Scientists have discovered a planet similar to Jupiter and orbiting a star, if you can even call it a star – it's nothing like our sun , The discovery lets us ask again: what is a planet at all?
A team of researchers from two collaborations, KMTNet and OGLE, or Optical Gravitation Lensing Experiment, announced their new planet brown dwarf, calling it the "microlens event" OGLE-2017-BLG-1522. "Brown dwarfs are either the brightest, dimmest stars, or the heaviest, hottest planets, spotted with companions before, but that would be the biggest difference between a brown dwarf and his companion, with the brown dwarf perhaps over 60 times larger like the orbiting planet.
"OGLE-2017-BLG- 1522Lb could be the first giant planet orbiting a brown-dwarf host with a planetary mass ratio," the authors write in the article published on the arXiv Preprint server Paper.
That means the planet could have formed from a dust ring around the brown dwarf and not from the two objects that form together as a kind of binary. "That's the fundamental question," said Jennifer Yee, Astrophysicist at the Harvard-Smithsonian Center for Astrophysics at Gizmodo, "That's why it matters. We do not know how you would shape these things, "she said, referring to planets orbiting brown dwarfs.
The OGLE discovered the object on August 7, 2017, with its Warsaw Telescope in Chile Telescopes in Chile, South Africa, and Korea, called the Korea Microlensing Telescope Network Survey, also oversaw the event.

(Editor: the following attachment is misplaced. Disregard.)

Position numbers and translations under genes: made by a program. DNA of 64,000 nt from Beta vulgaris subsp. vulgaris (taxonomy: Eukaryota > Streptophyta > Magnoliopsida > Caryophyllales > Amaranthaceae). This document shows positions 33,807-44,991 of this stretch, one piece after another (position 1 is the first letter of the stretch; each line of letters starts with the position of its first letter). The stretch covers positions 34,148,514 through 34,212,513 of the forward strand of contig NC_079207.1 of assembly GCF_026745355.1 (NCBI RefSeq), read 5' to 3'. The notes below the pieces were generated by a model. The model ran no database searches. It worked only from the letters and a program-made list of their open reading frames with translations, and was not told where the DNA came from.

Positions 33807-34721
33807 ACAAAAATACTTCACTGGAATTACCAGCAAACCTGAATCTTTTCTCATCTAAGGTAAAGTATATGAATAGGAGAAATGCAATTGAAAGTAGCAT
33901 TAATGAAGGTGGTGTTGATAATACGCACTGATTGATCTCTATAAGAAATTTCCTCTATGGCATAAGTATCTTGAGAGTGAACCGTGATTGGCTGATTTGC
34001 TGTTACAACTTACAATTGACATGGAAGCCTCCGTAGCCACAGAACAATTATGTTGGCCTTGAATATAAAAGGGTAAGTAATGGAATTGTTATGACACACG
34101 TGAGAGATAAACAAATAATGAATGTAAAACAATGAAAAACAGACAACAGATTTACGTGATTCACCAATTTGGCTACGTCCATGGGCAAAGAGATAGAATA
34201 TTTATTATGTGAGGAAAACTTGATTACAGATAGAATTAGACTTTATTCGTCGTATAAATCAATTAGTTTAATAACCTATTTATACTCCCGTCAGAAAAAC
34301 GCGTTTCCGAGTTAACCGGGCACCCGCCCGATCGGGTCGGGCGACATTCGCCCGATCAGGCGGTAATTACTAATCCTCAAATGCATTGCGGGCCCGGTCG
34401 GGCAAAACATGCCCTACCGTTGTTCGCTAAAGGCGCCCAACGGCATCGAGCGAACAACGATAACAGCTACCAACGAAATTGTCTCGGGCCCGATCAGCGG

Essentially, the researchers saw another star lurking behind the brown dwarf and the planet illuminate in a characteristic pattern The gravity of the closer objects would bend the light of the star behind them and the researchers attributed their results to a planet that is three-quarters of the mass of Jupiter orbiting a brown dwarf, the It measures approximately the mass of Jupiter, and calculates that the two are about 0.6 times the distance between Earth and the sun.
This new paper has not yet been published in its peer-reviewed form, and some of it has rather large uncertainties; For example, the paper contains the line "The probability that the host is a brown dwarf [approximately] 76%." We will update this post with more comments when we hear back.
But the event once again brings the debate about what constitutes a "planet" and what does not – a redefinition of the term planet has deprived Pluto of its title, you may recall. It's especially hard to figure out the difference at the heavier end of things, when it's too big to be called a planet, and just massive enough to become a star. How something arises is crucial to understanding whether or not something is a planet, as planets tend to form out of slices around stars, while stars form themselves from the centers of the slices themselves.
Given the uncertainty, there is much more research, Yee said, since we can not see the whole process from start to finish. "By finding a lot of these things, we can trace them back to their entire evolution," she said.